CMNH engages both with research that sits, discretely, in social, cultural or political history and with that which works between and within these fields. We understand all aspects of historical practice to be essentially political, and recognise the multiple ways in which the present shapes our understanding of the past. Historians working with the Centre tend to adopt interdisciplinary approaches, drawing on work conducted in allied disciplines such as anthropology, cultural geography and literary and cultural studies in their research.
Since the ‘cultural turn’ of the 1990s, the field of history has undergone a number of methodological and theoretical innovations. The challenges of cultural history to traditional practices of social history, particularly in its insistence that subjectivity could not be simply ‘read off’ historical texts, and that historians needed to pay careful attention to issues of power and language, have combined with social history’s insistence on the importance and value of everyday life and experience as a means of understanding past worlds to create a vital and lively field. Current key areas of debate, which the Centre has participated in, include the relationship between history and memory, history and heritage, the ‘emotional turn’, and debates concerning the uses of history by the State, particularly in post-war Europe.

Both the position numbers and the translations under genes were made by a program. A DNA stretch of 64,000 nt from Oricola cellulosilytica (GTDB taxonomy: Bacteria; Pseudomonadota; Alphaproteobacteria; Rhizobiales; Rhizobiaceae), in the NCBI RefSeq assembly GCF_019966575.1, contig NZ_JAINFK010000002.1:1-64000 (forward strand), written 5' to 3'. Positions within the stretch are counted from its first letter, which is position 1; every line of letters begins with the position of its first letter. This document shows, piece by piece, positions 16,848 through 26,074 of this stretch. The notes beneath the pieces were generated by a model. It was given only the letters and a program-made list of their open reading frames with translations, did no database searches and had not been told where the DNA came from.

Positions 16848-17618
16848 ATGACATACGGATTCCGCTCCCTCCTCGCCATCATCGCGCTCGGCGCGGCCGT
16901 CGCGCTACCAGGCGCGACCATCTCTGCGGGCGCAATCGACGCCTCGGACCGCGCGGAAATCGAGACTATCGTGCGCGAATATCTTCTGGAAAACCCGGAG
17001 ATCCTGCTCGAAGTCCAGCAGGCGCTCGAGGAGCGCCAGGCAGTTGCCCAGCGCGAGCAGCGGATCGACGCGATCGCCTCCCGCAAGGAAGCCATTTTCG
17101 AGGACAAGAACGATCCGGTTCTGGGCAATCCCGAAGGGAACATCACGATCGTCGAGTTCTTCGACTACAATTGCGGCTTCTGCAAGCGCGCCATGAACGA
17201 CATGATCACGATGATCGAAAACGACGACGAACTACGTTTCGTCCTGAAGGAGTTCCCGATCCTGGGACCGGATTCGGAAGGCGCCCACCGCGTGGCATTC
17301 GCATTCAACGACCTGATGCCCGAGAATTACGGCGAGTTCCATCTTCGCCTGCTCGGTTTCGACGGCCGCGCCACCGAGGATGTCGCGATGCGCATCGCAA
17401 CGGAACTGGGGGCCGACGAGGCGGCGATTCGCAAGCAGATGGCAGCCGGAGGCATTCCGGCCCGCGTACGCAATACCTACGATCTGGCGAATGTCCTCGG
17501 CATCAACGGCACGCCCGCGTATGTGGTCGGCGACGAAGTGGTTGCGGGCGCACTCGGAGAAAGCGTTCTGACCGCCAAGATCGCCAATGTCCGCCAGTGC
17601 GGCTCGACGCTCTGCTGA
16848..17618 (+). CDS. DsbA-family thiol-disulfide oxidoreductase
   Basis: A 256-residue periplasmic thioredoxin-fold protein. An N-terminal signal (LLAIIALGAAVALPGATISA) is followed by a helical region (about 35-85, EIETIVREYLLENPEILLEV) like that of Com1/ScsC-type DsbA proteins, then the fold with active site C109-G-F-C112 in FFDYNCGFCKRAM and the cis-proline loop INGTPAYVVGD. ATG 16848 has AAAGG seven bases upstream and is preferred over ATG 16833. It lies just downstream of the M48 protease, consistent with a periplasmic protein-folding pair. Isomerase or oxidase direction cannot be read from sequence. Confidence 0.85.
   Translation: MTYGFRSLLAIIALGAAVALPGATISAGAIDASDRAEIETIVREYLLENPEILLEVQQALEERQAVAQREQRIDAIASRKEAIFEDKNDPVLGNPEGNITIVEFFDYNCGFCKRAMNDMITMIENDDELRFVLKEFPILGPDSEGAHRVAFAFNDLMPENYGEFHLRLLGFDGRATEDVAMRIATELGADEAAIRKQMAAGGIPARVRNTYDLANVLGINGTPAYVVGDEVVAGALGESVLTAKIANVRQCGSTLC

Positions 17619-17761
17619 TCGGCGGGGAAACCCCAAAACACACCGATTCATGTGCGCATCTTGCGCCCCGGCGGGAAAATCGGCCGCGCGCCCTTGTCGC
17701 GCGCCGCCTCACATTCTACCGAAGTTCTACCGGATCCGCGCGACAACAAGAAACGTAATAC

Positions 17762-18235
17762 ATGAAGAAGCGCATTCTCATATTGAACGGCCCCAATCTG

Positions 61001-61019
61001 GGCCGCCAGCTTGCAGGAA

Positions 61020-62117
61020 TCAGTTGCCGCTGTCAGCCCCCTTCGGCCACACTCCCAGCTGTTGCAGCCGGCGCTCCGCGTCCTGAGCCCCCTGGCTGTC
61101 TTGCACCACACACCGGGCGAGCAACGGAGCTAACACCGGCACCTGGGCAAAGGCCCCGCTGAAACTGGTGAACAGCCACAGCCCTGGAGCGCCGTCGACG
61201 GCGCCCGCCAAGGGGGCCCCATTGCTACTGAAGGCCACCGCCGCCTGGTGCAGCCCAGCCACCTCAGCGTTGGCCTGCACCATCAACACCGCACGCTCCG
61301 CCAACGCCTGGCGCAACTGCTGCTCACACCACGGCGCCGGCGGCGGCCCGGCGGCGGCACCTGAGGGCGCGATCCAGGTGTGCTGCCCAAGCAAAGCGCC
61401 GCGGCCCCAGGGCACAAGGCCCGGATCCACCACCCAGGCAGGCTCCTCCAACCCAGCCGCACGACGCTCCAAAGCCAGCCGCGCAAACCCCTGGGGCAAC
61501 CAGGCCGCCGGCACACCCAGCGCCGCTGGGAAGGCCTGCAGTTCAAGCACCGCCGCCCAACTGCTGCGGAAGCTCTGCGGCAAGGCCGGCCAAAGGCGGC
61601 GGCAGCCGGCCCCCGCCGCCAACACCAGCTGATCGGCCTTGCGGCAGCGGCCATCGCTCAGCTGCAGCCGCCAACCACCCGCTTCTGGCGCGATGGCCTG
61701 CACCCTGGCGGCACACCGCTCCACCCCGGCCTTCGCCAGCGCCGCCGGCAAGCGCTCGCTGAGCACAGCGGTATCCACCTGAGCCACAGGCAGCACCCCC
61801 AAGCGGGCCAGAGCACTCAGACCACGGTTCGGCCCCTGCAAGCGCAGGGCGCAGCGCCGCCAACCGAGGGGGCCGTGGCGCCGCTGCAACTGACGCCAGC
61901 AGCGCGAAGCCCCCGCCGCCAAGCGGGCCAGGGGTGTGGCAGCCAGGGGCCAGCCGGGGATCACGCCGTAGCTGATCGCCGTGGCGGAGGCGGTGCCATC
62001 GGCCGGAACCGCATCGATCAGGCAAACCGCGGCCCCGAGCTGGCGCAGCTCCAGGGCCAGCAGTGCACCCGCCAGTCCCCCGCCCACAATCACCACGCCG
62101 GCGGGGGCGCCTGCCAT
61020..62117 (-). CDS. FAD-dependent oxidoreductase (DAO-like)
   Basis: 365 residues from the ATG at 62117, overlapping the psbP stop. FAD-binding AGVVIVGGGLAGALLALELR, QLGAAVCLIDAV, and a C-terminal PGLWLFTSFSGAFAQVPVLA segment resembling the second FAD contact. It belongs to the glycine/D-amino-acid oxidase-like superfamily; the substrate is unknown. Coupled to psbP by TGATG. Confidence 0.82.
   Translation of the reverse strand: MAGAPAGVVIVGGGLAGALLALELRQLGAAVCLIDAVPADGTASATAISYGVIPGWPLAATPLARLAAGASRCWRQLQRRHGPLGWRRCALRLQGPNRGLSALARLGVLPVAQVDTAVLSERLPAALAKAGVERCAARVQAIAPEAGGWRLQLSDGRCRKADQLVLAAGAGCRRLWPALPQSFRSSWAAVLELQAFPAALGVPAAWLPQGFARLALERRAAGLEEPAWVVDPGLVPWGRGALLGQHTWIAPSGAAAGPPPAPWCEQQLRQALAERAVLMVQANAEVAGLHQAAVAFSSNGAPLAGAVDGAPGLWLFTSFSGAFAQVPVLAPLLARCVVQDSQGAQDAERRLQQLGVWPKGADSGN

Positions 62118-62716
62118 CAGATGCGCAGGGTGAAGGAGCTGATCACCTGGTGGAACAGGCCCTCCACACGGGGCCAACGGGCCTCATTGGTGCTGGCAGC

As a central aspect of our understanding of historical work and practice as political, we engage with history at a number of levels. In addition to the production of scholarly monographs, articles and papers, researchers associated with the Centre collaborate with community history groups, theatre groups, schools, museums and archives in the production of what might be termed ‘public histories’. This, we believe, is both a means of making history and the processes of historical production accessible to the widest number of people, and of engaging communities in their own history.
Researchers associated with the Centre currently have particular interests and expertise across a wide spectrum of social, cultural and political history, including: histories of warfare, conflict and political violence and their aftermaths in the twentieth and twenty-first centuries; design history and material culture; histories of medicine, religion, sport, leisure and popular culture; transnational histories, particularly those concerning the Balkans and South-eastern Europe, and the trans-Atlantic slave trade; histories of class, politics and social movements; and the inter-relations of history with memory, commemoration and cultural landscape.